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Study Reveals Strains On Same-Sex Partners When Health Insurance Isn't Available

(Los Angeles) - A new study co-authored by Lambda Legal and the UCLA School of Public Health finds a close correlation between state and federal marriage discrimination against same-sex couples and disparities in health coverage between married heterosexuals and partnered gay men and lesbians. 

The study, released in the online edition of the leading journal Health Affairs, found that partnered lesbians are only 28 percent as likely as married heterosexual couples to receive healthcare coverage for a partner through an employer.  Gay men are 42 percent as likely.  The study also found that these disparities are not remedied by other insurance options.  Instead, lesbians and gay men are twice as likely as their straight coworkers to have uninsured life partners, which puts strains on personal health, family finances and public services.  Same-sex couples - even if legally married or in a registered domestic partnership - often face discriminatory barriers to coverage within employers' plans, and when they can participate, the federal and most state governments tax those benefits as earned income. 

"We've known for a long time that inequality has tangible physical and financial costs," said Lambda Legal Senior Counsel Jennifer C. Pizer, who co-authored the study.  "This is the first time we've been able to precisely measure that discrimination in this critical field - health insurance - and it's far greater than we'd suspected.  Even in California, with very good nondiscrimination laws, we see that unequal federal and state treatment of same-sex couples creates this enormous problem.  As some of these uninsured people are forced to seek help through Medi-Cal, costs are shifted from the private sector to taxpayers.  And as some are forced to put off treatment until the only option is the emergency room, the physical, emotional and economic costs to same-sex families are incalculable and intolerable." 

The study, 
The Effects Of Unequal Access To Health Insurance For Same-Sex Couples In California, analyzes the responses of some 110,000 participants in the California Health Interview Survey (“CHIS”) between 2001 and 2005.  Previous studies have used smaller samples or assumed a same-sex partnership through the gender of members in a household, rather than compiling and assessing the many, specific survey responses collected in the CHIS.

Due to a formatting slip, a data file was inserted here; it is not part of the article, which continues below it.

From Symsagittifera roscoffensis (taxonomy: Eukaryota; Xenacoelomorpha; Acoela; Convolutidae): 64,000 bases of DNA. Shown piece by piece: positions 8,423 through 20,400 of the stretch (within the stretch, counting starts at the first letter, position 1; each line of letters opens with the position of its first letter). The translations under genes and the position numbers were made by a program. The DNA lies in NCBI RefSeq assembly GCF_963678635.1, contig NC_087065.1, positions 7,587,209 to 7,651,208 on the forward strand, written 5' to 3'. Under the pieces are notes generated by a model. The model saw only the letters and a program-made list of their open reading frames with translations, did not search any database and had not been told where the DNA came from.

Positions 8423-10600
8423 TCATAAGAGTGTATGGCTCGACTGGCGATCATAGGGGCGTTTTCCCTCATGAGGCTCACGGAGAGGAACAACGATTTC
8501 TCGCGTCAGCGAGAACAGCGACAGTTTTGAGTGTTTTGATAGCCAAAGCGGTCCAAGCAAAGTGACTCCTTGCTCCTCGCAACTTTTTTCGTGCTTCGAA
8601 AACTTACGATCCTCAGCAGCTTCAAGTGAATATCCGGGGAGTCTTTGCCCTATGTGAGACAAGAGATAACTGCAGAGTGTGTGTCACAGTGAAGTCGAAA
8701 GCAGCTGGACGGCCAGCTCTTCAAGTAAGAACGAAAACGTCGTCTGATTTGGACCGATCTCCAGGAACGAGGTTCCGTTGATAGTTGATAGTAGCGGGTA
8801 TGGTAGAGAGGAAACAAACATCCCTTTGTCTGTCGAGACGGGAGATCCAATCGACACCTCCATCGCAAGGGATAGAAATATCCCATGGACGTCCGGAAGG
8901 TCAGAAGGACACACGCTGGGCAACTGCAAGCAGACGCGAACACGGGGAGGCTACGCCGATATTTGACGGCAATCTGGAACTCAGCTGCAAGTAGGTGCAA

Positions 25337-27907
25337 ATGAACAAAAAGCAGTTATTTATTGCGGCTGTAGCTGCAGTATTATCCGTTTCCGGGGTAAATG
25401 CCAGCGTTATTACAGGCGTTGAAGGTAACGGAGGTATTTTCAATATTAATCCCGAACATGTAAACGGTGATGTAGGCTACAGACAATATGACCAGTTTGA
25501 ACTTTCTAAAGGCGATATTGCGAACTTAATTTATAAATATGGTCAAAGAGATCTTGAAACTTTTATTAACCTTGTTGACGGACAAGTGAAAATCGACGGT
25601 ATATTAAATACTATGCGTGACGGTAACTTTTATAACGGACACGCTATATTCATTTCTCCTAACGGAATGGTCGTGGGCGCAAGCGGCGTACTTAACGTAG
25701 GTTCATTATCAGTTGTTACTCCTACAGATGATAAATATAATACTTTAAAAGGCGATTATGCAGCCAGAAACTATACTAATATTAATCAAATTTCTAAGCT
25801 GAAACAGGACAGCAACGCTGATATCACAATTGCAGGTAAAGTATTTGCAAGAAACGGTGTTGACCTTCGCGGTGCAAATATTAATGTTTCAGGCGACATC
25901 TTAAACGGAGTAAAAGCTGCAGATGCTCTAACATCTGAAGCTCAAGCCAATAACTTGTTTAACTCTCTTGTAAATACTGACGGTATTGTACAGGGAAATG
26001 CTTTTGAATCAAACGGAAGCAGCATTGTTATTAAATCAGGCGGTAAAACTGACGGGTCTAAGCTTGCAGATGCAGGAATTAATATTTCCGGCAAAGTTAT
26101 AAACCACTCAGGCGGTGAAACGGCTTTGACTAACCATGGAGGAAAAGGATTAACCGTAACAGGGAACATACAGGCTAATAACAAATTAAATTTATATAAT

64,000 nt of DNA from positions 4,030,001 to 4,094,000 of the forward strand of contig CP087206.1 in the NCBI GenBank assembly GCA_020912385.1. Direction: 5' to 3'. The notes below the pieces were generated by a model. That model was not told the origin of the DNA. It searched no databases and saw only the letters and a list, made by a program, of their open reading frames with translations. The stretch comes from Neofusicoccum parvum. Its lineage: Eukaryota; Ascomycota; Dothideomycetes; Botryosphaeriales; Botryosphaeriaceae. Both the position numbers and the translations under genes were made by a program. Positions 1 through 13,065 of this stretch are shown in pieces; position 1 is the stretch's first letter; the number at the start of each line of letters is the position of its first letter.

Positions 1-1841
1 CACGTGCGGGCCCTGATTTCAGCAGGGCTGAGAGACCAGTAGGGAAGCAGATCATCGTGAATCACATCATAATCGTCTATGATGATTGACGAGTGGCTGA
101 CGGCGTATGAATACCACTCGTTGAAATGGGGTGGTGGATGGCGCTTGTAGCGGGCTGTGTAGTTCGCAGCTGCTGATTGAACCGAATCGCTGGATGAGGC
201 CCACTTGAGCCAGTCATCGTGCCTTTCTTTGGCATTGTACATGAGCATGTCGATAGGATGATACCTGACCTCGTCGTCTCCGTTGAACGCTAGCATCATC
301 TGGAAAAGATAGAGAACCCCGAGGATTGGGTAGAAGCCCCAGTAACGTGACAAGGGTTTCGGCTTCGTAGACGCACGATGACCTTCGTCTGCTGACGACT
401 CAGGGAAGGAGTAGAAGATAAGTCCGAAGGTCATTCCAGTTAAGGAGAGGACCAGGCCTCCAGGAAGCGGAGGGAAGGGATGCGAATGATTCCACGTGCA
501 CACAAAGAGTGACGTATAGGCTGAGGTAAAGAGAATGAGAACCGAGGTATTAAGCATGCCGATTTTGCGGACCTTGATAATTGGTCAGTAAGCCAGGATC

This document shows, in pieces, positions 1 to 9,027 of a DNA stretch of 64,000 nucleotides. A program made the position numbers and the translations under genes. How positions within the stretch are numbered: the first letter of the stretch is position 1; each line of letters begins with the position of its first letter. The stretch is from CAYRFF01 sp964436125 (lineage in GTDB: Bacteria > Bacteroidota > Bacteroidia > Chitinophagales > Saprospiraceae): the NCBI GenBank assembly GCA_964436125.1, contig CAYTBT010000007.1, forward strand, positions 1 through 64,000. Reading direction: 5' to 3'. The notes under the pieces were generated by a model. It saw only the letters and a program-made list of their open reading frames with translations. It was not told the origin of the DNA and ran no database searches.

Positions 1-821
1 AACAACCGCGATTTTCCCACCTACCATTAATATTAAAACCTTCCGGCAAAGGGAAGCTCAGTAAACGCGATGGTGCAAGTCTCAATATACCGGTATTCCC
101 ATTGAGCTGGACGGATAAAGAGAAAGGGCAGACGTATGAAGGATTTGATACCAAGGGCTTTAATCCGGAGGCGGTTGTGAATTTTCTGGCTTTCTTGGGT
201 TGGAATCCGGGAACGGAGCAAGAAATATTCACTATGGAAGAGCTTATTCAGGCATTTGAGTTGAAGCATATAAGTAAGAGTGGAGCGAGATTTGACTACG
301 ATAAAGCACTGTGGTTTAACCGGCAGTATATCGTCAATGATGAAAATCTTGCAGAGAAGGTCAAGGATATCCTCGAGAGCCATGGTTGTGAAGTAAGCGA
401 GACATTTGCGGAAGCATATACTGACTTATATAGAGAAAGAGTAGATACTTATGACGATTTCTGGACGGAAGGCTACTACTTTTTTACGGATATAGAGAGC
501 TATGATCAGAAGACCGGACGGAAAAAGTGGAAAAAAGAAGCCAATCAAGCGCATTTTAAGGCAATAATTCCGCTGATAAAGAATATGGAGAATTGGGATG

"The data from over 100,000 Californians is the first to quantify dependent coverage disparities by sexual orientation," said Professor Ninez A. Ponce of the Department of Health Services, principal UCLA co-author and a senior research scientist at the UCLA Center for Health Policy Research.  "By not allowing lesbian and gay couples to marry, and not respecting their status when they are married, government invites the private sector to pass the costs of discrimination onto families and communities.  We've quantified how many gay people are hurt by the current policies, and it's greater than we thought." 

The authors posit that the passage of the California Insurance Equality Act of 2005, which requires insurance providers to treat registered domestic partners the same as spouses, may have alleviated some of the observed discrepancies.  But they conclude that healthcare reform on the national level cannot eliminate these gross disparities without eliminating the marriage-related rules that discriminate systemically against same-sex couples. 

Pizer and Ponce are joined by UCLA School of Public Health co-authors Dr. Susan D. Cochran, professor of Epidemiology and Statistics, and Dr. Vickie M. Mays, professor of Psychology and director of UCLA's Center on Research, Education, Training, and Strategic Communication on Minority Health Disparities. 

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Contact:  Jason Howe, Office:  213-382-7600 ext.247; Cell: 415-595-9245 
                
Lambda Legal is a national organization committed to achieving full recognition of the civil rights of lesbians, gay men, bisexuals, transgender people and those with HIV through impact litigation, education and public policy work.



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